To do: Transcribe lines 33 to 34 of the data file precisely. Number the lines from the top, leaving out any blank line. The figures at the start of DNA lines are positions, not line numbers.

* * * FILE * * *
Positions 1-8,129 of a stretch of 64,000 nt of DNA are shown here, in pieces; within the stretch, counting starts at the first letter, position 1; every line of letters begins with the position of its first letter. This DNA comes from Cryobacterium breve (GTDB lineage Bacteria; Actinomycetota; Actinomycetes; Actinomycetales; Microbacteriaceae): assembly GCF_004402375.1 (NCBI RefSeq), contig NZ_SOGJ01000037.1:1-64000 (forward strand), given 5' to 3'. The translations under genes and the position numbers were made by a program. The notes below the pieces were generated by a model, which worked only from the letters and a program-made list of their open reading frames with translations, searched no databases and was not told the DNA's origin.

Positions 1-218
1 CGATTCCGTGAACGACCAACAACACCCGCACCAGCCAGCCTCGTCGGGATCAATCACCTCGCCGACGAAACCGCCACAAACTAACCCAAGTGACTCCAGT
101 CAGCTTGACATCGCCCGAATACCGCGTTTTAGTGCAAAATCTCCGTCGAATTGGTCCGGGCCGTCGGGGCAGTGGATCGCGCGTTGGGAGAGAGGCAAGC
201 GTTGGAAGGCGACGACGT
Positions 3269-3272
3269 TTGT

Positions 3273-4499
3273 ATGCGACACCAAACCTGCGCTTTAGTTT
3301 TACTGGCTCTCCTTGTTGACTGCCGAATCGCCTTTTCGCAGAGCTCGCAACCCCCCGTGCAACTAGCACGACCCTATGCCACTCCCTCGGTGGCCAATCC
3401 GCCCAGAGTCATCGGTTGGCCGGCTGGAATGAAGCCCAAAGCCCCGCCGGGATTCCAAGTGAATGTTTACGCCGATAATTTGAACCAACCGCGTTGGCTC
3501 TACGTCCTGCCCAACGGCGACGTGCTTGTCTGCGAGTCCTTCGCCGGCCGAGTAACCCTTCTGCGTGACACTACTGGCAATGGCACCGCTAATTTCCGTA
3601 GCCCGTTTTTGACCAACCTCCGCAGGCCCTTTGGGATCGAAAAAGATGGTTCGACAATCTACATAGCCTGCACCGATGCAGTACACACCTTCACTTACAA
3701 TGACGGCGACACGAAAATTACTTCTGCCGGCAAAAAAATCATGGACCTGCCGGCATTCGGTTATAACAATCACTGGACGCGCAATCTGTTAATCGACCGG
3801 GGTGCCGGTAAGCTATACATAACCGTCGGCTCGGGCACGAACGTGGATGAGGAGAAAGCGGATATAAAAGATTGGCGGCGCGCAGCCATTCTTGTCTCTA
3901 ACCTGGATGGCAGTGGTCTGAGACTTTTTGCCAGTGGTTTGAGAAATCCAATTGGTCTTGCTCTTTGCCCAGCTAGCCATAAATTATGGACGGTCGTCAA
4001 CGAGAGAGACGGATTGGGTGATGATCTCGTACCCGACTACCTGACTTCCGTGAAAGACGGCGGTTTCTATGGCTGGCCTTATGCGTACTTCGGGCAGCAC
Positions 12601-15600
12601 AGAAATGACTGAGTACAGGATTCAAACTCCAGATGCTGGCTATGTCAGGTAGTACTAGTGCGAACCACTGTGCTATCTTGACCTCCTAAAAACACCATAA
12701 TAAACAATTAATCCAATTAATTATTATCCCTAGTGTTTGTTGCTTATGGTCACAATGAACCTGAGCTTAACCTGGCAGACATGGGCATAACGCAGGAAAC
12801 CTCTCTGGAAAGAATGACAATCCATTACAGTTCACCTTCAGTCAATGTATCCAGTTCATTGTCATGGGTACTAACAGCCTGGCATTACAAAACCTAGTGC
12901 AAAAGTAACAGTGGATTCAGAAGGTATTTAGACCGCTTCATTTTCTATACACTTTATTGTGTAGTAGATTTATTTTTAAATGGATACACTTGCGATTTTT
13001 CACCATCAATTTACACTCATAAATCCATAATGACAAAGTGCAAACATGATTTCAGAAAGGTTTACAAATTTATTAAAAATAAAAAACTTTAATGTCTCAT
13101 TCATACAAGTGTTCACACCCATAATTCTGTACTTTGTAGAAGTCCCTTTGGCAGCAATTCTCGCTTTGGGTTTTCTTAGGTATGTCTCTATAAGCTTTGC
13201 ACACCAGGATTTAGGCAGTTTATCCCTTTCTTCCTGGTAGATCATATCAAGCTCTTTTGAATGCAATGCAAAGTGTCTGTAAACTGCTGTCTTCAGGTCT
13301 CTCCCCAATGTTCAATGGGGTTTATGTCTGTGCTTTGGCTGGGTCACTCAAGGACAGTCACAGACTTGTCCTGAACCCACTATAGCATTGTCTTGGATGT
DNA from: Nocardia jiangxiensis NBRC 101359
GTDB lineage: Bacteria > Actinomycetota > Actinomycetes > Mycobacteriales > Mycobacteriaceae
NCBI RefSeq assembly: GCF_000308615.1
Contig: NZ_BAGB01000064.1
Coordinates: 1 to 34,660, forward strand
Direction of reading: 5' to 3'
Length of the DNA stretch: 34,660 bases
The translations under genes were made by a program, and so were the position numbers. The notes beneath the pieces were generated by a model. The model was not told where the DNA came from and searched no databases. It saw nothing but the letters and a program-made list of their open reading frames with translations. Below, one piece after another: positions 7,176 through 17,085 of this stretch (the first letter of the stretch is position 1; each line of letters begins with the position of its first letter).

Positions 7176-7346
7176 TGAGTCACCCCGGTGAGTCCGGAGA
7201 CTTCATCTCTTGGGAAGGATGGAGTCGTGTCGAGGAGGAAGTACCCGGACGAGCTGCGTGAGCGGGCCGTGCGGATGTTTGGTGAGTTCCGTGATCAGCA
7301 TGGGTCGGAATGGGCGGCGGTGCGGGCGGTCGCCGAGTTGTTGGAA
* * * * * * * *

Length of the DNA stretch: 34,660 bases
The translations under genes were made by a program, and so were the position numbers. The notes beneath the pieces were generated by a model. The model was not told where the DNA came from and searched no databases. It saw nothing but the letters and a program-made list of their open reading frames with translations. Below, one piece after another: positions 7,176 through 17,085 of this stretch (the first letter of the stretch is position 1; each line of letters begins with the position of its first letter).